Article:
Not actually sure how much of this car is German. Italian engine, British winsdscreen – and it’s RHD.

  2. Bobsmyuncle

    Couldn’t agree more, way over priced and sadly the will suffer for it.

  3. Dave at OldSchool Restorastions

    Guys, Don’t be too sure that it is overpriced… the seller, Dan Rapley, is Tops in my book, when it comes to selling rare cars like this, and I don’t think he is jeopardizing his reputation with a bunch of BS …

  4. Roger Owen

    Strange that it should be RHD.

    • Dave at OldSchool Restorations

      @ Roger ” RHD ??? ”

      around the World, including the USA, the preferred driving position in Sports Racing Cars was RHD … since most racing is counterclockwise and the weight distribution is better on left hand turns…
      Production Cars were normally the same as the country of origin or destination, so most US Production Cars that were raced were LHD… however, many drivers converted the cars to RHD, as I did with my Bugeye, using a LHD Morris Minor steering rack , flipped end for end. The Sprite dash already had RHD cutouts, as well as mountings for the pedal assemblies..(brake, clutch, and throttle), so the conversion was simple.

      ” @ Dolphin ” .. in the Racing World, and the Rally World, Lancia WAS a major manufacturer…while BMW built bikes and micro cars…..
      How many 4 dr sedans can you name that had 4 wheel disc brakes in 1955 ??? or an aluminum V6 in 1955 ? Rear discs were INBOARD … and the car used a transaxle, so the cockpit floor was almost flat……

      • Dolphin Member

        Dave, I have never disagreed that Lancia was a major manufacturer in racing, rallying, and road cars. I have admired their technical advancements for years. In fact, I wrote an article that was published in Automobile Quarterly (remember AQ, before the internet?) about Lancia engineer deVirgilio’s development of the first-ever V6 engine for the Aurelia, which is one of my favorite cars because it used the first V6 and because it was so technically advanced in ways that you mention.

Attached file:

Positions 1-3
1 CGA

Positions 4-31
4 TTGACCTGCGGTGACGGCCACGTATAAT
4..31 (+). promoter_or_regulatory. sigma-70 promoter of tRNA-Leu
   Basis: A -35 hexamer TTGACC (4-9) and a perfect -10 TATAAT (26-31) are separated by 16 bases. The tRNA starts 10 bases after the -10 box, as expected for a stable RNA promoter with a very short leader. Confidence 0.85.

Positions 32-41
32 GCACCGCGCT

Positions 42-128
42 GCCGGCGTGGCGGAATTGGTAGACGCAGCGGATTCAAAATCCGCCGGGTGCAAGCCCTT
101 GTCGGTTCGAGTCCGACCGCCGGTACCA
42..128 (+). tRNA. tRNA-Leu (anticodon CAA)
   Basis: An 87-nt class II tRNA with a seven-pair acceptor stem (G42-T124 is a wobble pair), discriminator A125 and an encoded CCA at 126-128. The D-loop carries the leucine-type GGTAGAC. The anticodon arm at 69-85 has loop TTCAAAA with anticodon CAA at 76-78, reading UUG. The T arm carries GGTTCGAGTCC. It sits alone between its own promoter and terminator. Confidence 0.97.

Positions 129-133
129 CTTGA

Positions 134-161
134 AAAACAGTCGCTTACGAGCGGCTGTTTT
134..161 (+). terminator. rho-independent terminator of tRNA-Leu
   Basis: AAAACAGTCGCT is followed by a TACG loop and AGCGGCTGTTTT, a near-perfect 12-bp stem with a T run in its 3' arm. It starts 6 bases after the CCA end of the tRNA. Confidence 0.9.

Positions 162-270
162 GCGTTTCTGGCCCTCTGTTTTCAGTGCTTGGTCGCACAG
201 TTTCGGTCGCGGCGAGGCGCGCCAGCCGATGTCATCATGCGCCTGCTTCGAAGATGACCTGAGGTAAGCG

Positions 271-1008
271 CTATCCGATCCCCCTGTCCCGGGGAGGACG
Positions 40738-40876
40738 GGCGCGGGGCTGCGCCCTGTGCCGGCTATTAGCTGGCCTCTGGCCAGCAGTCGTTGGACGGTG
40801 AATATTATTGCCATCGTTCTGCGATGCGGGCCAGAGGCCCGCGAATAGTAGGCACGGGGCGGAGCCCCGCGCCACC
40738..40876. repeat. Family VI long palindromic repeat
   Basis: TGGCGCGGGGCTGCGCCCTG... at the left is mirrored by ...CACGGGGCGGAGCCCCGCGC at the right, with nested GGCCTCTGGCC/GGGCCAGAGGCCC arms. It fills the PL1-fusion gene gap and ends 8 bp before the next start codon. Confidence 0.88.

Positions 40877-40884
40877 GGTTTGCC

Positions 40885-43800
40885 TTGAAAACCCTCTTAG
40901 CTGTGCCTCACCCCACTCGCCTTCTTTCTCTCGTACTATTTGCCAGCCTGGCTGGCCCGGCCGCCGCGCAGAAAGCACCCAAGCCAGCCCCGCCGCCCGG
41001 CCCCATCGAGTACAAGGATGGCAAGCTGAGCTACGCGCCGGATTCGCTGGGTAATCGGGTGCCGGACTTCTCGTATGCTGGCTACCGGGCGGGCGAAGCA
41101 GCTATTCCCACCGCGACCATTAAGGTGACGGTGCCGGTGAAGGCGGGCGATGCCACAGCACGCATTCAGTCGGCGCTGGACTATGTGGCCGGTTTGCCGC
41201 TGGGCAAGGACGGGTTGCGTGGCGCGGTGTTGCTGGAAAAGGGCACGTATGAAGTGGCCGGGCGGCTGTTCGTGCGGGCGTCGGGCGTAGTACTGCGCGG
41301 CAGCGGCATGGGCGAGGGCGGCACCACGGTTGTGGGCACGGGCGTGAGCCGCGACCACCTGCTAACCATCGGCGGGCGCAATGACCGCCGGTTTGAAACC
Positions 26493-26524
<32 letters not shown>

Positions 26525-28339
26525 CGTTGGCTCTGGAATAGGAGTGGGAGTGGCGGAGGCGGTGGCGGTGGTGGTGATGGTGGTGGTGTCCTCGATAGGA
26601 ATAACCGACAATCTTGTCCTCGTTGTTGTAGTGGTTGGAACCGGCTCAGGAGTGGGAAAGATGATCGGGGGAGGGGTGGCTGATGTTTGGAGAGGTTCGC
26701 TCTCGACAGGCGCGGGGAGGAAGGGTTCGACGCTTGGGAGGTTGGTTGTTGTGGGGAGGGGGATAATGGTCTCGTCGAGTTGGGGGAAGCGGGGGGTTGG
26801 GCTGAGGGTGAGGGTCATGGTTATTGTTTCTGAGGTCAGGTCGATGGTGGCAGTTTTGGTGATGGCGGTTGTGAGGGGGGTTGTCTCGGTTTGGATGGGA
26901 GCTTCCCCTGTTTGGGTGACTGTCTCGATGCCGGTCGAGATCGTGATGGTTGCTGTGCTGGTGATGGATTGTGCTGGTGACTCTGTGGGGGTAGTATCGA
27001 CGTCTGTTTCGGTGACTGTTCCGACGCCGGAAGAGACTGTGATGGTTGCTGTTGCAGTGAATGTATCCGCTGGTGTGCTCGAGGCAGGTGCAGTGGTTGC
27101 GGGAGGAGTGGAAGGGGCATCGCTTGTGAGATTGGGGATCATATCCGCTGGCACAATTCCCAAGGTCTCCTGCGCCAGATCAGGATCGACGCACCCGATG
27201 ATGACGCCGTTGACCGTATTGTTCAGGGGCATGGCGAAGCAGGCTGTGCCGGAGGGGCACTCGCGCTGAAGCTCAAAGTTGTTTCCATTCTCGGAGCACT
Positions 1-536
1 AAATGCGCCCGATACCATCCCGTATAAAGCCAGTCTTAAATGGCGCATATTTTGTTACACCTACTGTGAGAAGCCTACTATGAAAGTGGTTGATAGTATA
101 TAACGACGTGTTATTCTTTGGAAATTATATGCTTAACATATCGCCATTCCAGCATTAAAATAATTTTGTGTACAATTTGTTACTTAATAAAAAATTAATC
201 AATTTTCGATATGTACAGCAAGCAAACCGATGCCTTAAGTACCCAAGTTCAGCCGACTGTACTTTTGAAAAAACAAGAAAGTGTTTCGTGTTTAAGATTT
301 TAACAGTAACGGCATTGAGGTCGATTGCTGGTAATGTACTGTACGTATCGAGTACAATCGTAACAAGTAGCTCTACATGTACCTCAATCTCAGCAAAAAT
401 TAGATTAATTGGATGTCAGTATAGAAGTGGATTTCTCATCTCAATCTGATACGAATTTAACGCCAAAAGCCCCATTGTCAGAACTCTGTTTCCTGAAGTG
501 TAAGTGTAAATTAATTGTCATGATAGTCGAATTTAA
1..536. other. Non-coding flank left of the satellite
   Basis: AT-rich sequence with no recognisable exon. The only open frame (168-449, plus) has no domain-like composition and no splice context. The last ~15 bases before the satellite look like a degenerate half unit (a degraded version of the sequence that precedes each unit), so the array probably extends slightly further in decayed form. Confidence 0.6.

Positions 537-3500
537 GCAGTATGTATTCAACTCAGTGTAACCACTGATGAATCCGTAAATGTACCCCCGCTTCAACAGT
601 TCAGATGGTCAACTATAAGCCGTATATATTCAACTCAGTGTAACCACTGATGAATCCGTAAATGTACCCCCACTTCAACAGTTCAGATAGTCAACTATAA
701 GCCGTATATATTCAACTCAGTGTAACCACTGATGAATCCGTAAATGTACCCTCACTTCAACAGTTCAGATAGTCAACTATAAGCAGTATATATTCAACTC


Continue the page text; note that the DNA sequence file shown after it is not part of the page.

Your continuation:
I was simply saying that Avus was a power track because such high speeds were possible, and that from the history of it given in ‘Postwar Classic’, this particular race car was less powerful than the other cars it raced against. The Aprilia V4 was only 1100cc and was designed as a road car engine with long thin ports I believe, which might not have been the best for a racing engine. That was my thinking anyway, based on what Postwar Classic said about this car.

        So, like you, I have always and still do admire all vintage Lancias, even the Aprilia, which like the little postwar Fiats, put people on the road, altho at a much higher price for the Lancia than for a Fiat.

        And as for transaxles with inboard disk brakes, I own an Italian car with that exact equipment right now, altho an Alfa rather than an Aurelia, which unfortunately I can’t afford, otherwise I’d own one of those instead. I actually test drove a very nice Aurelia in California years ago but could not come up with enough $$$ to do the deal.

      • Roger Owen

        That’s interesting. However, I’m not sure I’m following the logic correctly. I used to race a RHD TR2 in the UK (back when life was in B&W), and distinctly remember Brands Hatch, Castle Donnington, and Snetterton being clockwise circuits. Better (in my opinion) for right hand turns in a RHD car – that is apart from my loosing it ‘big-time’ one day going into the Snetterton RH hairpin at the end of a very long and fast downhill straight and ending up on the gravel (more to do with drum brakes than anything else!)

        So, I’m not really getting the idea of RHD being better on a counter-clockwise circuit on left hand turns.

        For single seat racing that’s obviously less of a problem – and I’m reasonably sure that a majority of F1 circuits are clockwise in orientation.

        Kyalami in South Africa is clockwise and they are a RHD country.